1. My first reaction to the message is that Google has done absolutely nothing wrong. It is absolutely fine for a venture firm to offer whatever they want to a startup, and it’s absolutely fine for the startup to not accept that offer and move on. It’s easy to read Graham’s message as bullying. A sort of “don’t piss us off or we’ll blackball you” type thing.
2. However, the actual message in the email isn’t all that bad (more on that below). What’s awful is that it looks like a public takedown with the leak. Most people don’t really parse the language or read Graham’s clarification. They just see “Y Combinator Is Publicly Trashing Google Ventures.”
3. I think Graham’s choice of language in a couple of sentences is way too strong. Like suggesting Google Ventures has a “standard m.o” of lowball offers. I’ve seen no evidence of this from Google Ventures.
4. To sum up the first three points above, the only real problem with this email is that it became public and looks like bullying. You have to remember, though, that Graham is probably horrified this was made public.
5. An aside – Most stuff like this from Y Combinator doesn’t leak. The fact that this did leak is the most interesting part of all this for me. It may be because there are so many companies coming out of YC now that there isn’t the same sense of loyalty to the program. Or it may be a sign of stress because some of the startups may be finding it much more difficult to raise funding than previous classes.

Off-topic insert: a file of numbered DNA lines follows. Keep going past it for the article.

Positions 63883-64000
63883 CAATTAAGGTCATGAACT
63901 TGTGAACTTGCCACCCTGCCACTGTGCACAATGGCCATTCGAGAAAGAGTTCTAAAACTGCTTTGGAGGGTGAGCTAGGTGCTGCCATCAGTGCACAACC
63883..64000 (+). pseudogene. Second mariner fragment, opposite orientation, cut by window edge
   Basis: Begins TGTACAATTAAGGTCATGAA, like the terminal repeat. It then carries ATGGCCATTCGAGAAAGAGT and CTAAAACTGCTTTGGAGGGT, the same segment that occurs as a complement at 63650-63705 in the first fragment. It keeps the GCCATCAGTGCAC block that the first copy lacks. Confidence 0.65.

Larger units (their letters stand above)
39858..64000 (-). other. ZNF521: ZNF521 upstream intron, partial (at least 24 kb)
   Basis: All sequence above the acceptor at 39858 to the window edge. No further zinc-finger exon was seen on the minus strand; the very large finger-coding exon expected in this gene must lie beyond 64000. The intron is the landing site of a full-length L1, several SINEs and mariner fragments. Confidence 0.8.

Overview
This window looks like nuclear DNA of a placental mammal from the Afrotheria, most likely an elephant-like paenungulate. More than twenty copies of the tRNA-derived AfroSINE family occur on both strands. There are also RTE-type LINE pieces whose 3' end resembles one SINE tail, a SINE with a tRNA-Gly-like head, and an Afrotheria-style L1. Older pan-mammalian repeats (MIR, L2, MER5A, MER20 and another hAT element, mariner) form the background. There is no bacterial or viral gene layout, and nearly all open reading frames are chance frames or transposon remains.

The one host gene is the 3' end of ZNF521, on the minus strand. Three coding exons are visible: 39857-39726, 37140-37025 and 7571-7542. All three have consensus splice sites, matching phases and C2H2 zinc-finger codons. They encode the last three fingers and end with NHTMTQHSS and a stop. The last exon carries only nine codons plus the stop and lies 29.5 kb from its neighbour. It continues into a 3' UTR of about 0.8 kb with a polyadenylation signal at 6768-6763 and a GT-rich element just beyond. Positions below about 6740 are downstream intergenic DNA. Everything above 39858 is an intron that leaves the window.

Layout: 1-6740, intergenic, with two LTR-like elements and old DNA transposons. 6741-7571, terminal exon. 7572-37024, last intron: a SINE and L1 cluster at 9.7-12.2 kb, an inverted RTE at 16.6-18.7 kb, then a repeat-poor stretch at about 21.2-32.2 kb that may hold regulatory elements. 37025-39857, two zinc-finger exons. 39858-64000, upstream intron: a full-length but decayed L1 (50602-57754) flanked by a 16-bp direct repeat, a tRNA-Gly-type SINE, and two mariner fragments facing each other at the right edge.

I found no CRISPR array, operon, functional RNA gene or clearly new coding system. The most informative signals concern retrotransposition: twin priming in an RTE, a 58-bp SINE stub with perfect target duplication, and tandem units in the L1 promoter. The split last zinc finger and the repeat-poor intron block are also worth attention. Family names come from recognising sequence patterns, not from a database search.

6. Another aside – Most of these YC companies are being started by extremely green entrepreneurs who have never raised money from investors, or even had any real business experience. They’ve also seen an extremely loose venture capital world over the last few years and may have unrealistic expectations on just how hard it is to do all this stuff. A “setback” like a low offer may make them feel like they’re being mistreated and it’s natural that they’d complain to their support group (YC and their fellow startups) about it. Graham has a big job mentoring these entrepreneurs and he’s shown over time to be pretty balanced with his advice.